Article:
With many people receiving their December pay-cheque mid-month, January can be a particularly lethargic and stressful month if we spend too much during December. If you’re paid on December 14, there is potentially 42 days to the next pay cheque in January. The Christmas euphoria is thick in the air, with every retailer outrightly tempting you to ‘spoil yourself’. As this frenzy continues to build up and gain momentum, the harsh reality is that the vast majority of South Africans are struggling financially, but such festivities blur our logic and cause us to justify excessive expenditure. Avoid being swept up in the season’s tide. As the torrid 2021 curtains close and you are among the lucky ones going home with a 13th cheque or bonus, consider using that money to start off 2022 the right way. Here are some points worth considering:
Firstly, avoid spending your anticipated bonus or rack up credit card debt before you are paid the bonus, as perhaps was the case in point this past ‘Black-Friday’. Retailers are drumming up deals to lure shoppers to spend in their stores. This can unhinge your budget, should the company’s financials not include bonuses. No legislation can force employers to pay year-end bonuses to their employees and, in an ailing economy, the annual bonus is often the first perk to fall away. Always remember that your bonus might be taxed and so don’t count on having every penny of your bonus to spend. As the adage goes “it is easy to spend what you don’t have but very taxing to pay back what you owe”.
Secondly, it is too easy to let the spending during the holiday season spiral out of control as people often go into a denial mode in the hype of the festive season and end up having to deal with debt in the new-year. The truth of the matter is that you cannot expect not to spend any money in such times. Financial prudence demands that you start planning to spend your extra money by creating a budget, considering what you realistically expect to spend and your financial priorities.
Thirdly, divide the bonus into 3 categories; namely debt, savings and expenditures and allocate amounts to each category. The December budget must take into account the costs of January as well as unforeseeable life events such as death, spontaneous adventures and surprise guests, among many others. However, striking a balance between those holiday goals and the longer-term finances is of paramount importance.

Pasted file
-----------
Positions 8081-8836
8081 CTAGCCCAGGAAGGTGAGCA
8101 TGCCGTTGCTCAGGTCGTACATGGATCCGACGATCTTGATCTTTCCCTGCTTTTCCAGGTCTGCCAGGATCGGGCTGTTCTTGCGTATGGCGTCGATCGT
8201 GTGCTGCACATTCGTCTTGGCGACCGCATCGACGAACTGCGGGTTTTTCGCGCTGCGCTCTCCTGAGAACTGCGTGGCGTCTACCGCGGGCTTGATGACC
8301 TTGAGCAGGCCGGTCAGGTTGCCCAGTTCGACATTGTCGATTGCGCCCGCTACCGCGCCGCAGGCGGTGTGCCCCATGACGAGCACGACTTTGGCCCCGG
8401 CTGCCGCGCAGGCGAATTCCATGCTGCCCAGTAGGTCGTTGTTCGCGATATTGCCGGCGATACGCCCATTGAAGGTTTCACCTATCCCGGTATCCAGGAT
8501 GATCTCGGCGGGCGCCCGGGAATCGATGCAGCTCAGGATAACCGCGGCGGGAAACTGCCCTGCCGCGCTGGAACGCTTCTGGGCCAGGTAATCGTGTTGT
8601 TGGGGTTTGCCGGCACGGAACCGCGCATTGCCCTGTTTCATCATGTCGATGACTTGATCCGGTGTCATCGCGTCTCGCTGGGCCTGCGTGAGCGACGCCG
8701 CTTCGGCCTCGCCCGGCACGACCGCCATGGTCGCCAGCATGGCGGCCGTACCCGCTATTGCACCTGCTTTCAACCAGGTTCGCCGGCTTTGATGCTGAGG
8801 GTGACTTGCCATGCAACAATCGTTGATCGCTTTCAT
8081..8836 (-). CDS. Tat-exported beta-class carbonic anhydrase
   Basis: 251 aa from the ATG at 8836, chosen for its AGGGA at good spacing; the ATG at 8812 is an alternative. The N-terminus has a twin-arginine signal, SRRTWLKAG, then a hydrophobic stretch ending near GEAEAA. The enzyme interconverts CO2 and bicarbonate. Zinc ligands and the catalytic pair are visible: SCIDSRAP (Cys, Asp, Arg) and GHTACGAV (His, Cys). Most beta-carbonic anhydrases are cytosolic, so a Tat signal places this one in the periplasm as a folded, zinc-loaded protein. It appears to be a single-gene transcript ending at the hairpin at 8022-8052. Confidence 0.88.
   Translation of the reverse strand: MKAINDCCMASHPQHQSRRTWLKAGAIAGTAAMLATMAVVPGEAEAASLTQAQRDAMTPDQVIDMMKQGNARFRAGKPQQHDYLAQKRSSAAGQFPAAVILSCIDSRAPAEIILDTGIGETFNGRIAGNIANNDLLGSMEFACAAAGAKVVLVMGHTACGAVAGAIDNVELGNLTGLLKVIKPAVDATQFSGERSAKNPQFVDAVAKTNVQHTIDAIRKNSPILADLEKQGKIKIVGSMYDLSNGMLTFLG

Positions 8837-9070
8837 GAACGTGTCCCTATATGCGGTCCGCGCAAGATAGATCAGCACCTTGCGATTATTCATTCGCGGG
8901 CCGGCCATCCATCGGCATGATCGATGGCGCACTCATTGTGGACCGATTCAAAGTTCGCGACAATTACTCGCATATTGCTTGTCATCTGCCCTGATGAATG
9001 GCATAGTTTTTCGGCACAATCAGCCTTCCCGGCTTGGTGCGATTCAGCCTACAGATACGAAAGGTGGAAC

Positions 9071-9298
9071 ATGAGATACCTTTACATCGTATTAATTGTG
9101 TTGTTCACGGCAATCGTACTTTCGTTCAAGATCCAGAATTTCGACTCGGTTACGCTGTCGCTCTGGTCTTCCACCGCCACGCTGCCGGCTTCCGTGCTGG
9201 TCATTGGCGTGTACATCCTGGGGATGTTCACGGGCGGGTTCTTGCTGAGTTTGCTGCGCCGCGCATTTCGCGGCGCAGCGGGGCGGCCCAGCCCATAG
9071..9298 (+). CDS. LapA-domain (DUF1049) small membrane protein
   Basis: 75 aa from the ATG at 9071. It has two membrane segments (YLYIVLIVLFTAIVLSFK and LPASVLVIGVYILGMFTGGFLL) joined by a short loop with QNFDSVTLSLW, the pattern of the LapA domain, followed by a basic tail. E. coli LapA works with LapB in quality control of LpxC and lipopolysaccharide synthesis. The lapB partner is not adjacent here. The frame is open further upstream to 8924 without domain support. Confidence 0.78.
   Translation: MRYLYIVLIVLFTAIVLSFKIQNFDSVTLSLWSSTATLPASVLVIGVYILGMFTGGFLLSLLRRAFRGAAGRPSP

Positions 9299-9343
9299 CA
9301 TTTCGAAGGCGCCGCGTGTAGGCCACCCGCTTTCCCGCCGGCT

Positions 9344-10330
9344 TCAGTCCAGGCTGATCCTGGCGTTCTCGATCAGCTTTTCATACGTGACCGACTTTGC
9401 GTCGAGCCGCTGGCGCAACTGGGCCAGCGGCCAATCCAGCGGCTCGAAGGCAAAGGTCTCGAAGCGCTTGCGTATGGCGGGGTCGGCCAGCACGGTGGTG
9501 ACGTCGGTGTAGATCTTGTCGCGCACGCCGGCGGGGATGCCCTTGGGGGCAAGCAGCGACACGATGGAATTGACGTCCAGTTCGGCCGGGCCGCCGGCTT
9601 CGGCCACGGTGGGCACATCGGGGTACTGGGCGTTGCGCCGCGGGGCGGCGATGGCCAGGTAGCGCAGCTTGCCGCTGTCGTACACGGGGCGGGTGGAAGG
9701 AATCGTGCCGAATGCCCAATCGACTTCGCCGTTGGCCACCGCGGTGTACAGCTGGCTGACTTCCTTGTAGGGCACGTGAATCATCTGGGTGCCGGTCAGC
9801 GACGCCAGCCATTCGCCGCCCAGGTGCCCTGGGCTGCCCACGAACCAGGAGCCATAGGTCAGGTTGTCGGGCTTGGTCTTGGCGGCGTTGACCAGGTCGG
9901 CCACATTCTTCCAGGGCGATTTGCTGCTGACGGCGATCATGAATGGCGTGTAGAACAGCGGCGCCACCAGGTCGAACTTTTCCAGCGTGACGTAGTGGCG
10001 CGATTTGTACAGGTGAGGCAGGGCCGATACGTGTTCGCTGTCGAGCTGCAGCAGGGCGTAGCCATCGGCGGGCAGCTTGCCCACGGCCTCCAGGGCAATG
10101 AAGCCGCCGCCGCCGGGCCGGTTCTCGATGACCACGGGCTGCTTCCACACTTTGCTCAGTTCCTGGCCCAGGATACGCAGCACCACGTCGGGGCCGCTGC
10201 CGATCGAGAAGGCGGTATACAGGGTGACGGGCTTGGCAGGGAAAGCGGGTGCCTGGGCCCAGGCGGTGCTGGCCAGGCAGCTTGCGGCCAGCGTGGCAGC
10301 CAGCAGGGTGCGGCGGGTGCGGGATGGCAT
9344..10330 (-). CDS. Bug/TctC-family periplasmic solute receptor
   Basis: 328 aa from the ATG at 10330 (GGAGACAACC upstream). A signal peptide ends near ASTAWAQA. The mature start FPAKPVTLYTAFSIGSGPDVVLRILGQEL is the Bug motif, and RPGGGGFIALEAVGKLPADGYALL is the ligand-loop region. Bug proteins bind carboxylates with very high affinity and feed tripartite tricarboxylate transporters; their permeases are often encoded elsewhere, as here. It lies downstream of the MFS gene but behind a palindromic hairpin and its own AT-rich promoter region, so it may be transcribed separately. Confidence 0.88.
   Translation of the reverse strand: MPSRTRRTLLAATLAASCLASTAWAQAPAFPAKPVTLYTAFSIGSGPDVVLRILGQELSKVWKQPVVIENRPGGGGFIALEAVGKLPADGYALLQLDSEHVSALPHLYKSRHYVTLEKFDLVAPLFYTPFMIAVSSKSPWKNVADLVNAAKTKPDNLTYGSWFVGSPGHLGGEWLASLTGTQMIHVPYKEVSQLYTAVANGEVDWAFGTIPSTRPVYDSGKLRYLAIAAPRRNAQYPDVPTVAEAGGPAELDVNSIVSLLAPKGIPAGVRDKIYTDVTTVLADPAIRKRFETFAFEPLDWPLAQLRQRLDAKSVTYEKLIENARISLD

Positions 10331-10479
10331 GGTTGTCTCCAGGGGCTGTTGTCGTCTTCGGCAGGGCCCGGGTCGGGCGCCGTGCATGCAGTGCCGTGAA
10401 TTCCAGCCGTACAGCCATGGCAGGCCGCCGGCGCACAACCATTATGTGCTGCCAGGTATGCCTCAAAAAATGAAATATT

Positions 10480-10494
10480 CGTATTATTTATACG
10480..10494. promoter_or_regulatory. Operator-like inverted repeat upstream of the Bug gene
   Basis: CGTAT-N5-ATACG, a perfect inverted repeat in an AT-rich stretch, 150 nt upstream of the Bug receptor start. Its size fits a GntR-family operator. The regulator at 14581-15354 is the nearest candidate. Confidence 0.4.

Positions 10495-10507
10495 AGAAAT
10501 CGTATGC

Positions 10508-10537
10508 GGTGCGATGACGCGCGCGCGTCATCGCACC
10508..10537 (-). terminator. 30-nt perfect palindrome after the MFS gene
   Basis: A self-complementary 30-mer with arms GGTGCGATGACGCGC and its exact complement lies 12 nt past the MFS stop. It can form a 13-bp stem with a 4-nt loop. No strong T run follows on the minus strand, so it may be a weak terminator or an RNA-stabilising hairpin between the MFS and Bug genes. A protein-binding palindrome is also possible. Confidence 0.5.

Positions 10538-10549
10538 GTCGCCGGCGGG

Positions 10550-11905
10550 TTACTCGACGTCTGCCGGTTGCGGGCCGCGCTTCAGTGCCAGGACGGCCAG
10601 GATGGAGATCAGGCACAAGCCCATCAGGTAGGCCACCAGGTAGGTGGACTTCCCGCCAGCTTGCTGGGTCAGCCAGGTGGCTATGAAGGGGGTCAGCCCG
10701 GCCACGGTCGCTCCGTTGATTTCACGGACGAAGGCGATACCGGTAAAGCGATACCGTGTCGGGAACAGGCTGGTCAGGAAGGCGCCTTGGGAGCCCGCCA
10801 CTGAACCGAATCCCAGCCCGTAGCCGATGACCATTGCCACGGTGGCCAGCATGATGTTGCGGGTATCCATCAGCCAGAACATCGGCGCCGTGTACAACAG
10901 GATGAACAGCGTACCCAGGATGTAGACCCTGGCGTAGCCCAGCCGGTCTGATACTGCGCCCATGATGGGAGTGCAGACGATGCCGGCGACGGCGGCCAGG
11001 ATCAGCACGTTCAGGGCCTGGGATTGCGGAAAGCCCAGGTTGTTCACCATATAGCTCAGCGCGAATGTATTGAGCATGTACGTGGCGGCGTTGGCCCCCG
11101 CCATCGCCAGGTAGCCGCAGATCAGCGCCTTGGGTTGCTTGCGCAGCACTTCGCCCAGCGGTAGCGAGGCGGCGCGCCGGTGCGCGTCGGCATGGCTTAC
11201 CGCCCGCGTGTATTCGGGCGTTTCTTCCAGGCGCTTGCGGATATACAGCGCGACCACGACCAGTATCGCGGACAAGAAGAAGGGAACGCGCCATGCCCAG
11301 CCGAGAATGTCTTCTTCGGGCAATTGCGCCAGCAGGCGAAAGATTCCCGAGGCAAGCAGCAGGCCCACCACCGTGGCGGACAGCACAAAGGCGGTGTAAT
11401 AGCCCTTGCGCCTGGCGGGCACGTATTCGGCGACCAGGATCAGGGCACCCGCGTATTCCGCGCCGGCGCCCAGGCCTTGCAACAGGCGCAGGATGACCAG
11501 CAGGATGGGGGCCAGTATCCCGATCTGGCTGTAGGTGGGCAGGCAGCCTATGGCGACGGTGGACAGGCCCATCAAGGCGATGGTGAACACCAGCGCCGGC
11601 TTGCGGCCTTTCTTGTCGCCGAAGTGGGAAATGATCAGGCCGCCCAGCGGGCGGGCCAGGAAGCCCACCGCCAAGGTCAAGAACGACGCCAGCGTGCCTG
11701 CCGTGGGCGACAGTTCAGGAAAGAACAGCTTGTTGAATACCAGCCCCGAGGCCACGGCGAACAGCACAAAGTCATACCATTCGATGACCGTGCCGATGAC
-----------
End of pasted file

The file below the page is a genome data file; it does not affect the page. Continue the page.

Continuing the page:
Fourthly, it is advisable to use a sizeable portion of the bonus to pay-off any debts, credit cards, bond and retail accounts. The longer you take to pay off any debt, the more you end up paying in interest. Over and above the everyday living expenses and debt, one needs to state clearly what is available for gifts, travel and entertainment over the festive period. However, if you haven’t already saved up for December, the worst enemy to progress that you could do is borrowing money to spend. Debt in the form of credit and retail cards is expensive. Such borrowings to cater for the festive season can leave you with a financial hangover going into 2022. Who knows whether another ‘grim reaper’ like Covid-19 awaits us in 2022.
Instead of blowing your bonus on large and expensive items, rather come up with a strategy that sees you saving and investing. This will ensure that you have enough to meet your, and your family’s financial needs, in 2022. Consideration should be given to appropriate investments and insurance policies such as life insurance, health insurance and funeral cover. It will be wise to set aside a portion of the bonus for such important financial needs – plan ahead.
In conclusion, we’re not suggesting that you become a miser and not spend your hard-earned bonus on yourself, but that it is a worthwhile exercise to map out your anticipated festive expenditures and make contingences for rainy days beyond December. Covid-19 has shown us the dark side of life when we are financially unprepared for eventualities of life. Spending your annual bonus wisely or investing it is better than squandering it all during the festive season.
Please note that the above is for information purposes only and does not constitute tax/financial advice. As everyone’s personal circumstances vary, we recommend they seek advice on the matter. Note that while every effort is made to ensure accuracy, Nexia SAB&T does not accept responsibility for any inaccuracies or errors contained herein.
Article prepared by: Tinashe Chipatiso (Tax and Corporate Consultant)
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